That was all of tangible things; but in memories we were rich. We had pierced the veneer of outside things. We had "suffered, starved and triumphed, grovelled down yet grasped at glory, grown bigger in the bigness of the whole." We had seen God in his splendours, heard the text that Nature renders. We had reached the naked soul of man.
-- Ernest Shackleton

Its still so hard to fathom the improbility of it all. Don't you think its amazing that you can see actual photographs. It is the greatest survivial story of history. You know I do not believe it could be repeated either. Hey henry here are some links. If you ever get a chance to see shackleton at imax, you must attend the event and have the experience :P Now please I gotta go outside

This is link to the imax film, and I checked side bar, and yes you can see this film in the british Ises.

main.wgbh.org/imax/shackleton/ (external - login to view)
 
Hard-Luck Henry
#6
That looks awesome - I think the nearest Imax to me is London, or possibly Manchester, but I'm going to see that.

Now, go get your Java.

Re. nature writing though: This writer usually writes novels, but as he comes from a science background (marine biology - you know him now, don't ya?), he always manages to bring a real feeling for nature into his work. As you've mentioned religion/spirituality, I thought I'd post this by him (I'm sure you've read it before):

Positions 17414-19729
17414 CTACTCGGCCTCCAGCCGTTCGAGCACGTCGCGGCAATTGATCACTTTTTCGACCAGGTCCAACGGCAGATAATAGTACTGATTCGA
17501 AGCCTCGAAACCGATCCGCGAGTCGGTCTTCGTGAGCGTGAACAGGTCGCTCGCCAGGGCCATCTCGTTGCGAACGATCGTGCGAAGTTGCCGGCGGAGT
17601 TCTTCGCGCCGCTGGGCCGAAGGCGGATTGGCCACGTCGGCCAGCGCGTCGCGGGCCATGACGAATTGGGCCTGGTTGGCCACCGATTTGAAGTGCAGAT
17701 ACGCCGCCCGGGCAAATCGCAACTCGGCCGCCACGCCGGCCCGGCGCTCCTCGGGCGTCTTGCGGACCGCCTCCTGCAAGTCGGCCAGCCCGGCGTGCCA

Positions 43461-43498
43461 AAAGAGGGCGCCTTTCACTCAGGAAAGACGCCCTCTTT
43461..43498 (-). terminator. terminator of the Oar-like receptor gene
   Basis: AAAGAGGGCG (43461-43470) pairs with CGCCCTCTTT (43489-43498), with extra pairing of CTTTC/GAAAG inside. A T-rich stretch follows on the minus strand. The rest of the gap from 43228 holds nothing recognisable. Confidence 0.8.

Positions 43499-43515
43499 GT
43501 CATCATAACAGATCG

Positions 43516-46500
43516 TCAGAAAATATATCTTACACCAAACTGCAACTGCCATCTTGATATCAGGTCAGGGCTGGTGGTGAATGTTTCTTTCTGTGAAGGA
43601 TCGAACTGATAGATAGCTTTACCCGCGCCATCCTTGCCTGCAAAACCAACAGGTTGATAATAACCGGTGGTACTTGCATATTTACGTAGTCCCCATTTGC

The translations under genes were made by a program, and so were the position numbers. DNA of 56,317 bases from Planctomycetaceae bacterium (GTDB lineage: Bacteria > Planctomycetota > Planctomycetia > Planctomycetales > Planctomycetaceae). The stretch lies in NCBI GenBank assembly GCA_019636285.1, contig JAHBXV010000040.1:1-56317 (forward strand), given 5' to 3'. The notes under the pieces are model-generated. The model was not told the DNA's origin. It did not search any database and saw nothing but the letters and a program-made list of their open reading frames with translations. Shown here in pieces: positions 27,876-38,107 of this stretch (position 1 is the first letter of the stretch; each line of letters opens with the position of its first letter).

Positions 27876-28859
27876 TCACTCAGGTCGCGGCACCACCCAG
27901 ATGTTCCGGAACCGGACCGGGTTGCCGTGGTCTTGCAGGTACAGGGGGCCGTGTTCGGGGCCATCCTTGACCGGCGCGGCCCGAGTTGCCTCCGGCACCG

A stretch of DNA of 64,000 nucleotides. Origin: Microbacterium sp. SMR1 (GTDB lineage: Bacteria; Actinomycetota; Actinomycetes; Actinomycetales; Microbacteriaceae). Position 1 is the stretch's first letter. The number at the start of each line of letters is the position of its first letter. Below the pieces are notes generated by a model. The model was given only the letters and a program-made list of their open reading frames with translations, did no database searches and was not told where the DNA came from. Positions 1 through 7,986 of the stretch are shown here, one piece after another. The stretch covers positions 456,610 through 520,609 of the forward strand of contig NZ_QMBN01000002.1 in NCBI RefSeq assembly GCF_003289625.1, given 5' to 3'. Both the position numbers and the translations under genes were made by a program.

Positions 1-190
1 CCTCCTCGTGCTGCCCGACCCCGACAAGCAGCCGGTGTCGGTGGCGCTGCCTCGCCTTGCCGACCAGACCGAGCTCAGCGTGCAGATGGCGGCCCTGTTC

"Our own interest lay in relationships of animals to animal. If one observes in this relational sense, it seems apparent that species are only commas in a sentence, that each species is at once the point and the base of a pyramid, that all life is relational to the point where an Einsteinian relativity seems to emerge. And then not only the meaning but the feeling about species grows misty. One merges into another, groups melt into ecological groups until the time when what we know as life meets and enters what we think of as non-life: barnacle and rock, rock and earth, earth and tree, tree and rain and air. And the units nestle into the whole and are inseparable from it. Then one can come back to the microscope and the tide pool and the aquarium. But the little animals are found to be changed, no longer set apart and alone. And it is a strange thing that most of the feeling we call religious, most of the mystical outcrying which is one of the most prized and used and desired reactions of our species, is really the understanding and attempt to say that man is related to the whole thing, related inextricably to all reality, known as unknowable. This is a simple thing to say, but the profound feeling of it made a Jesus, a St. Augustine, a St. Francis, a Roger Bacon, a Charles Darwin, and an Einstein. Each of them in his own tempo and with his own voice discovered and reaffirmed with astonishment the knowledge that all things are one thing and that one thing is all things -- plankton, a shimmering phosphorescence on the sea and the spinning planets and an expanding universe, all bound together by the elastic string of time. It is advisable to look from the tidepool to the stars and then back to the tide pool again."